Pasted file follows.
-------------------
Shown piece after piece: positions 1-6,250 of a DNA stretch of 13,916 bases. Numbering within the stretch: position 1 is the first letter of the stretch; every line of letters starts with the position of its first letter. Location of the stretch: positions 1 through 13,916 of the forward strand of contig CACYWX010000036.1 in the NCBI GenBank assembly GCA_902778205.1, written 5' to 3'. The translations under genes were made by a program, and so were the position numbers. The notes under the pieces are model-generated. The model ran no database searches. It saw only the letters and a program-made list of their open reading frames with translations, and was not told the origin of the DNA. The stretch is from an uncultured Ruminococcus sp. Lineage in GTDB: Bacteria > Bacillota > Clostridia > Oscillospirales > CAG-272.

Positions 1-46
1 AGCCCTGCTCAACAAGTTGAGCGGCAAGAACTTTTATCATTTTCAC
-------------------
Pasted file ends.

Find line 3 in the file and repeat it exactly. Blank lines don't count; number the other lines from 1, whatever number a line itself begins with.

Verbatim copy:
1 AGCCCTGCTCAACAAGTTGAGCGGCAAGAACTTTTATCATTTTCAC